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Charges filed in Norway terror plot
OSLO (AP) — A Norwegian prosecutor has filed terror charges against three men accused in an al-Qaeda-linked plot to attack a Danish newspaper that caricatured the Prophet Muhammad.
Director of Public Prosecutions Tor-Aksel Busch filed an indictment late Monday against Mikael Davud, Shawan Sadek Saeed Bujak and David Jakobsen, who were arrested in July 2010. All three have pleaded not guilty.
Investigators believe the plot was linked to the same al Qaeda planners behind 2009 schemes to blow up New York's subway and a British shopping mall. An Associated Press investigation last year showed all three plots were thwarted after suspected operatives exchanged emails — sometimes poorly coded — in and out of Pakistan.
Mr. Davud, a 40-year-old ethnic Uighur from China, was charged with receiving explosives training at an al Qaeda training camp in Pakistan and agreeing to blow up one of several offices of the newspaper Jyllands-Posten in Denmark.
Mr. Bujak and Mr. Jakobsen are accused of joining the plot in 2009 and helping acquire bomb-making chemicals. Police say they had the men under surveillance and even replaced a key ingredient with a harmless liquid to ensure they wouldn’t succeed in building a bomb.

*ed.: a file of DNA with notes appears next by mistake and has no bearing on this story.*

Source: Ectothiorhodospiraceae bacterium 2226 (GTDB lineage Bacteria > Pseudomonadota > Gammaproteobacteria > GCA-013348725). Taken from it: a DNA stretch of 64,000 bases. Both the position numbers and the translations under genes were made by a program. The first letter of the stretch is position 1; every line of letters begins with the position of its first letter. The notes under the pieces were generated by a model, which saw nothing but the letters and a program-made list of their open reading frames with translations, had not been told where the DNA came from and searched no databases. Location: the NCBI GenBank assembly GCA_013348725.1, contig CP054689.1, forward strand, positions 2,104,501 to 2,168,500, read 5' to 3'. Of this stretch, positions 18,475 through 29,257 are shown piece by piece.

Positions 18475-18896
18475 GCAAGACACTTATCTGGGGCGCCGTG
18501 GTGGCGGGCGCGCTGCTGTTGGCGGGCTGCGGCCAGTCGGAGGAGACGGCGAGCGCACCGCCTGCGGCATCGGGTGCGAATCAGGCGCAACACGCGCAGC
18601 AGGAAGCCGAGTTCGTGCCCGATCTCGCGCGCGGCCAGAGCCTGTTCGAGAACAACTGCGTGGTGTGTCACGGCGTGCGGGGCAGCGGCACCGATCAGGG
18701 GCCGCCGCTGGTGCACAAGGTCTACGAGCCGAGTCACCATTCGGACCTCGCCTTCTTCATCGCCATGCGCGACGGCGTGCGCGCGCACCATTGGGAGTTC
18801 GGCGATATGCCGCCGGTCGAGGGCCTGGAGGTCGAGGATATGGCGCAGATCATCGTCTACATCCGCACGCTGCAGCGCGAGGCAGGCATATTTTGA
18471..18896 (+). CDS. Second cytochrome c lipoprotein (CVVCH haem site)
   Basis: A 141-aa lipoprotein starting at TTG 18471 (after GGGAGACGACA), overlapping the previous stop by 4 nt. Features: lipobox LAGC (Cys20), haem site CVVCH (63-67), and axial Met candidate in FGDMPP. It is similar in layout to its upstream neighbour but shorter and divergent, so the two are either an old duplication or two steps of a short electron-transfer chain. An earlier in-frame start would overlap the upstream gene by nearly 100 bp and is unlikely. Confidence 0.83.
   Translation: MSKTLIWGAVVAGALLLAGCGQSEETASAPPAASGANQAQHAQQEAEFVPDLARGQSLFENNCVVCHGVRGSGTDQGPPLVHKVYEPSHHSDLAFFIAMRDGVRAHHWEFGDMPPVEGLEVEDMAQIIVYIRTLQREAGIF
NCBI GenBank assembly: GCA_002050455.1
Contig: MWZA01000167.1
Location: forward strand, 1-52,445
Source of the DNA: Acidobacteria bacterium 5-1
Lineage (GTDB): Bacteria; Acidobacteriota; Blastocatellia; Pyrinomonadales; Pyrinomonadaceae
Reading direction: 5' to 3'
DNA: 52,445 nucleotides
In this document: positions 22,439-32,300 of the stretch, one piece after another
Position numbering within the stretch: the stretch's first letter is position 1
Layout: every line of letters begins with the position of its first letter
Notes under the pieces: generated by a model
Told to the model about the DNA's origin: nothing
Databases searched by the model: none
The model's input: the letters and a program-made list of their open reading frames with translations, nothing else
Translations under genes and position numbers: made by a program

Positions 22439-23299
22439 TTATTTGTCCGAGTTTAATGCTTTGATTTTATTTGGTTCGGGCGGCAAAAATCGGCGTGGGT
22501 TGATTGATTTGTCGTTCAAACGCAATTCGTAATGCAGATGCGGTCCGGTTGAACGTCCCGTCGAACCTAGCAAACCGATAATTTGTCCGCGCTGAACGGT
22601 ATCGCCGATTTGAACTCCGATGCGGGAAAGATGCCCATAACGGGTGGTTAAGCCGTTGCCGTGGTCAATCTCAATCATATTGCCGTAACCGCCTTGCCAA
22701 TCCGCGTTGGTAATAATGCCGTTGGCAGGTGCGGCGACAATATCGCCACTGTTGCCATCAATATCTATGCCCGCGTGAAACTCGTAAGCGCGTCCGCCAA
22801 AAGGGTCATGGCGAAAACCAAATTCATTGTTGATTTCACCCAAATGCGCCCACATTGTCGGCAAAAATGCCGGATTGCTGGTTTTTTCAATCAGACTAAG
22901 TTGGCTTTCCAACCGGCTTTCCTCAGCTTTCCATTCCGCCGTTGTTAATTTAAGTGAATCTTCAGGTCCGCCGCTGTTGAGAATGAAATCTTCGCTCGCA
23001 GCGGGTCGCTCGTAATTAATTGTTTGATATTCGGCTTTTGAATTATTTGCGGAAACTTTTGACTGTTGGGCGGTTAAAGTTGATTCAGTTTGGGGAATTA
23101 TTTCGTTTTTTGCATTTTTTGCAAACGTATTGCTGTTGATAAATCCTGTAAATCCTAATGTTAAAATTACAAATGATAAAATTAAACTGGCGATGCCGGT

Mr. Davud and Mr. Bujak, a 38-year-old Iraqi Kurd, also were charged with plotting to shoot Kurt Westergaard, one of the Danish cartoonists who drew the 12 caricatures of Muhammad in 2005. The cartoons sparked riots in Muslim countries and put the newspaper in the cross hairs of radical Islamists.
Mr. Bujak told police the target of the Norwegian plot was Jyllands-Posten. But Mr. Davud claims that he wanted to bomb the Chinese Embassy in Oslo and that the other two were not aware of his plans, according to his lawyer, Carl Konow Rieber-Mohn.
In Norway, plotting a terror act alone is not a crime. If at least two people are involved, they can be convicted of conspiracy.
Mr. Rieber-Mohn told the AP that he was “surprised” that the prosecutor ignored Mr. Davud’s version of events in the indictment.
Mr. Jakobsen, a 33-year-old Uzbek national, became a police informant in November 2009 but still faced charges for his involvement in the plot before then.
“He is disappointed,” Mr. Jakobsen’s defense lawyer, Rene Ibsen, told the AP. “He went to the police because he was troubled by the information he had gotten (about the plot), and he cooperated with police to get additional information.”
Mr. Bujak’s lawyer didn’t immediately return calls seeking comment.
All three suspects deny any links to al Qaeda.
If convicted, they could face up to 12 years in prison. The trial is set to start on Oct. 31.
By Tom Fitton
New photos confirm the attack's coordination and its cover-up
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